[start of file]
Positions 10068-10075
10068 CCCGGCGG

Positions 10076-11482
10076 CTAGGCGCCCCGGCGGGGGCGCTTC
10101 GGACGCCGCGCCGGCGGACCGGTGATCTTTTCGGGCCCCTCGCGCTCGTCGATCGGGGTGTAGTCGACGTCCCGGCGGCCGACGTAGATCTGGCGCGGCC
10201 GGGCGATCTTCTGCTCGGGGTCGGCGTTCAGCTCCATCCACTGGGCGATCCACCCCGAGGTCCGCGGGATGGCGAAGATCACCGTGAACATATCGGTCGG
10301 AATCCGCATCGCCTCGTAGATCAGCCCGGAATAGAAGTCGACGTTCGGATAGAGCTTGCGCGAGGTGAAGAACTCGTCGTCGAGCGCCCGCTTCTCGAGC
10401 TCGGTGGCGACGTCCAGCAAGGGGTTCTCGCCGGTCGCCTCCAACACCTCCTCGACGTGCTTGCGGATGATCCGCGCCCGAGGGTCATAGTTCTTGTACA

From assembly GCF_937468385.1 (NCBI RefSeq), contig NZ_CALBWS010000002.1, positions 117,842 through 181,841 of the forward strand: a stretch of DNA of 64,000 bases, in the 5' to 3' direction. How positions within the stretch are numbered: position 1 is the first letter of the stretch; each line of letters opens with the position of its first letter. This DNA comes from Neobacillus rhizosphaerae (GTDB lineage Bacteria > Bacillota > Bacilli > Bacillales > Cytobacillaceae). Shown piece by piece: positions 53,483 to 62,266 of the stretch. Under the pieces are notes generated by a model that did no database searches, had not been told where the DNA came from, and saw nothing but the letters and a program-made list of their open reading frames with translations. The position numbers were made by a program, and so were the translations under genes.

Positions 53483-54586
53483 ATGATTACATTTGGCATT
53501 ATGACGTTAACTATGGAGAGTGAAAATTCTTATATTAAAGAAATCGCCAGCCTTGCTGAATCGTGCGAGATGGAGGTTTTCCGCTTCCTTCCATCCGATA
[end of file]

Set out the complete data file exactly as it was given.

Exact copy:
Positions 10068-10075
10068 CCCGGCGG

Positions 10076-11482
10076 CTAGGCGCCCCGGCGGGGGCGCTTC
10101 GGACGCCGCGCCGGCGGACCGGTGATCTTTTCGGGCCCCTCGCGCTCGTCGATCGGGGTGTAGTCGACGTCCCGGCGGCCGACGTAGATCTGGCGCGGCC
10201 GGGCGATCTTCTGCTCGGGGTCGGCGTTCAGCTCCATCCACTGGGCGATCCACCCCGAGGTCCGCGGGATGGCGAAGATCACCGTGAACATATCGGTCGG
10301 AATCCGCATCGCCTCGTAGATCAGCCCGGAATAGAAGTCGACGTTCGGATAGAGCTTGCGCGAGGTGAAGAACTCGTCGTCGAGCGCCCGCTTCTCGAGC
10401 TCGGTGGCGACGTCCAGCAAGGGGTTCTCGCCGGTCGCCTCCAACACCTCCTCGACGTGCTTGCGGATGATCCGCGCCCGAGGGTCATAGTTCTTGTACA

From assembly GCF_937468385.1 (NCBI RefSeq), contig NZ_CALBWS010000002.1, positions 117,842 through 181,841 of the forward strand: a stretch of DNA of 64,000 bases, in the 5' to 3' direction. How positions within the stretch are numbered: position 1 is the first letter of the stretch; each line of letters opens with the position of its first letter. This DNA comes from Neobacillus rhizosphaerae (GTDB lineage Bacteria > Bacillota > Bacilli > Bacillales > Cytobacillaceae). Shown piece by piece: positions 53,483 to 62,266 of the stretch. Under the pieces are notes generated by a model that did no database searches, had not been told where the DNA came from, and saw nothing but the letters and a program-made list of their open reading frames with translations. The position numbers were made by a program, and so were the translations under genes.

Positions 53483-54586
53483 ATGATTACATTTGGCATT
53501 ATGACGTTAACTATGGAGAGTGAAAATTCTTATATTAAAGAAATCGCCAGCCTTGCTGAATCGTGCGAGATGGAGGTTTTCCGCTTCCTTCCATCCGATA